I believe the best solution for survival is installing a rainwater catchment system. If designed properly, it can provide safe drinking water even through times of drought and is not susceptible to the dangers of contaminated groundwater as mentioned in the article above. You can download the "Texas Manual on Rainwater Harvesting" through the Texas Water Development Board for free, or buy a more informative book, "Rainwater Harvesting: System Planning", by the AgriLife Extension Service of Texas A&M System.

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    • Stephen -- thanks for that great information. I live in Kaufman County just east of Dallas. I had never heard of the Texas Water Development Board. I just down loaded the manual. Thanks again.

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      • Stephen Colley says:

        You're welcome, Mike. Being east of Dallas, you are going to enjoy somewhere between 35-40 inches of rain per year. If we are going into a dry cycle, when the calculation for your catchment surface and cistern storage allows for four months of drought, you might want to re-calculate for six months. If you can, keep good tabs on how much water you use on a monthly basis and you can use that in your calculations. It's in the manual you just downloaded. Good luck!

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    • carmela tyrrell says:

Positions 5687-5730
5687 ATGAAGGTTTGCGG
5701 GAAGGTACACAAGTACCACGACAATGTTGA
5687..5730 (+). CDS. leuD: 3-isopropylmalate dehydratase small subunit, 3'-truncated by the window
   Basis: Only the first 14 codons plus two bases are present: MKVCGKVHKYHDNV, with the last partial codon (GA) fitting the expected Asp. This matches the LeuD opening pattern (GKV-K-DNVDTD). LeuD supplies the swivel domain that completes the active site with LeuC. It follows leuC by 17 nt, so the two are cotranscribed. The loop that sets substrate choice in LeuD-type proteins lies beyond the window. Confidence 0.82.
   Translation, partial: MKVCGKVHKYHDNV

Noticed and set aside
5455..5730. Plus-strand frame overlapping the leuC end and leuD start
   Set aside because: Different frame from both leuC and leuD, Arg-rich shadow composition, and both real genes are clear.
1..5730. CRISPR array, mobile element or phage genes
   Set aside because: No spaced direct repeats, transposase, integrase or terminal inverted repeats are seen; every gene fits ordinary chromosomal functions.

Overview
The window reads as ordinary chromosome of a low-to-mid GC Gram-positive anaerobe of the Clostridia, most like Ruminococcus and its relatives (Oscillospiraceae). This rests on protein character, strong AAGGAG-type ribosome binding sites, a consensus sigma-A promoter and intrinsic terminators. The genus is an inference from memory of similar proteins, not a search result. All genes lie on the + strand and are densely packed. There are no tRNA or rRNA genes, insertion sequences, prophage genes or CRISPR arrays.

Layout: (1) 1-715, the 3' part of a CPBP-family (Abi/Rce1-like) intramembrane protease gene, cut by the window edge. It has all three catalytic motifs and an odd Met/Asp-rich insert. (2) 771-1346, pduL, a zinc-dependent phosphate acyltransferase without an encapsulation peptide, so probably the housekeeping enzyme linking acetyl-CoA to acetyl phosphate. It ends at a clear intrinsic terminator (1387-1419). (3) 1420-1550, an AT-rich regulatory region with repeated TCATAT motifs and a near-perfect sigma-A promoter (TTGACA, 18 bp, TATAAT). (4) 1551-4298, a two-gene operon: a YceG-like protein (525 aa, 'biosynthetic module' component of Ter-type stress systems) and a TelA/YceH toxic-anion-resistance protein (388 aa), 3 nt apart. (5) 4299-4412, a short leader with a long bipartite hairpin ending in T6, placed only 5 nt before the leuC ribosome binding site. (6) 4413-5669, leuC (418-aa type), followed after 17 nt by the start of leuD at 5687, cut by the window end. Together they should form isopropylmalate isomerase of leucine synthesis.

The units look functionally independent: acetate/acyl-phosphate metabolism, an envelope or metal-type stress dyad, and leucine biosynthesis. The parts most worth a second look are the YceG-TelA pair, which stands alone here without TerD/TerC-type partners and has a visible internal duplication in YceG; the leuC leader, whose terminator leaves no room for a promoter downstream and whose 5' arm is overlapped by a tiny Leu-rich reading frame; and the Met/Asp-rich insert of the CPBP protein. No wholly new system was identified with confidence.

Stephen,

      I've been thinking about gathering rainwater, but haven't put any systems into practice; so I will check out the Texas Board recommendations.

      Also - I might gently point out there are many situations where rainwater will not be safe. Nuclear fallout can carry for miles, as can volcanic ash, pesticides, and other toxins. I am of a mind to think a rainwater system would also need a viable means of purifying along with it.

      Thx!

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      • Stephen Colley says:

        Carmela, you are right. The manuals I refer to aren't thinking about nuclear fallout, volcanic ash, etc., but the manuals go into great detail about the kind of filtering systems that should be in place. Usually, installers place two grades of particulate filters followed by a ultraviolet light bath (inside a tube especially designed for water purification). When the water is tested, testing companies are often surprised of the high quality of water resulting from that level of filtration and purification. In addition, depending on the size of the number of survivors depending on the system and the expected annual rainfall, you are likely to see cistern sizes in the neighborhood of 10,000-40,000 gallons. Of course survivalists are going to be much more conservative with their use than the typical homeowner, so these sizes might be reduced. Nonetheless, if there was a single contamination occurrence, it would not contaminate the entire storage primarily due to the highly recommended installation of "first flush" systems where the first quarter inch of rainfall is used to rinse your roof or catchment surface and that first quarter inch does not even enter the system. It's all there in the manuals I suggested. This would take care of pollen, animal waste (much of it anyway), soluble pesticides, dust, and the like. Anything that might escape first flush would be caught by the particulate filters and then sterilized by the UV.